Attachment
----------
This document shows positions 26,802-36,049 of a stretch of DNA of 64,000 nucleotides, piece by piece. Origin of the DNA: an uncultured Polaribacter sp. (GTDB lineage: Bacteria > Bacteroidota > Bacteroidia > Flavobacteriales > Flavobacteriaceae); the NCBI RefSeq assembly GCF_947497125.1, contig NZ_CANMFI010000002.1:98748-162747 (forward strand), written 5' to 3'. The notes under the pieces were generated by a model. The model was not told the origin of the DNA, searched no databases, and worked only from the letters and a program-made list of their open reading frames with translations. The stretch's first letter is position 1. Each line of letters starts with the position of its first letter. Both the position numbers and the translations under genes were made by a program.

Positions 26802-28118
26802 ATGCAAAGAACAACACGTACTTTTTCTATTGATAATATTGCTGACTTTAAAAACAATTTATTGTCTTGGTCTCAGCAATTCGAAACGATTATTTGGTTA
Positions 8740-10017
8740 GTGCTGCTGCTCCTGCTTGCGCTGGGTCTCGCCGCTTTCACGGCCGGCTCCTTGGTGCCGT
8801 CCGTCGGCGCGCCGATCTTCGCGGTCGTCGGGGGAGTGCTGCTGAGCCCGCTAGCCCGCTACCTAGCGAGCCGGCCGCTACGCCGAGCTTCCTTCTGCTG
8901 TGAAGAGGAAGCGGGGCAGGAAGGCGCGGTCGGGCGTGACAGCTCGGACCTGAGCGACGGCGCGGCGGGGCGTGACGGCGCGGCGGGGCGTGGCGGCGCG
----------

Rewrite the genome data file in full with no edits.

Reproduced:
This document shows positions 26,802-36,049 of a stretch of DNA of 64,000 nucleotides, piece by piece. Origin of the DNA: an uncultured Polaribacter sp. (GTDB lineage: Bacteria > Bacteroidota > Bacteroidia > Flavobacteriales > Flavobacteriaceae); the NCBI RefSeq assembly GCF_947497125.1, contig NZ_CANMFI010000002.1:98748-162747 (forward strand), written 5' to 3'. The notes under the pieces were generated by a model. The model was not told the origin of the DNA, searched no databases, and worked only from the letters and a program-made list of their open reading frames with translations. The stretch's first letter is position 1. Each line of letters starts with the position of its first letter. Both the position numbers and the translations under genes were made by a program.

Positions 26802-28118
26802 ATGCAAAGAACAACACGTACTTTTTCTATTGATAATATTGCTGACTTTAAAAACAATTTATTGTCTTGGTCTCAGCAATTCGAAACGATTATTTGGTTA
Positions 8740-10017
8740 GTGCTGCTGCTCCTGCTTGCGCTGGGTCTCGCCGCTTTCACGGCCGGCTCCTTGGTGCCGT
8801 CCGTCGGCGCGCCGATCTTCGCGGTCGTCGGGGGAGTGCTGCTGAGCCCGCTAGCCCGCTACCTAGCGAGCCGGCCGCTACGCCGAGCTTCCTTCTGCTG
8901 TGAAGAGGAAGCGGGGCAGGAAGGCGCGGTCGGGCGTGACAGCTCGGACCTGAGCGACGGCGCGGCGGGGCGTGACGGCGCGGCGGGGCGTGGCGGCGCG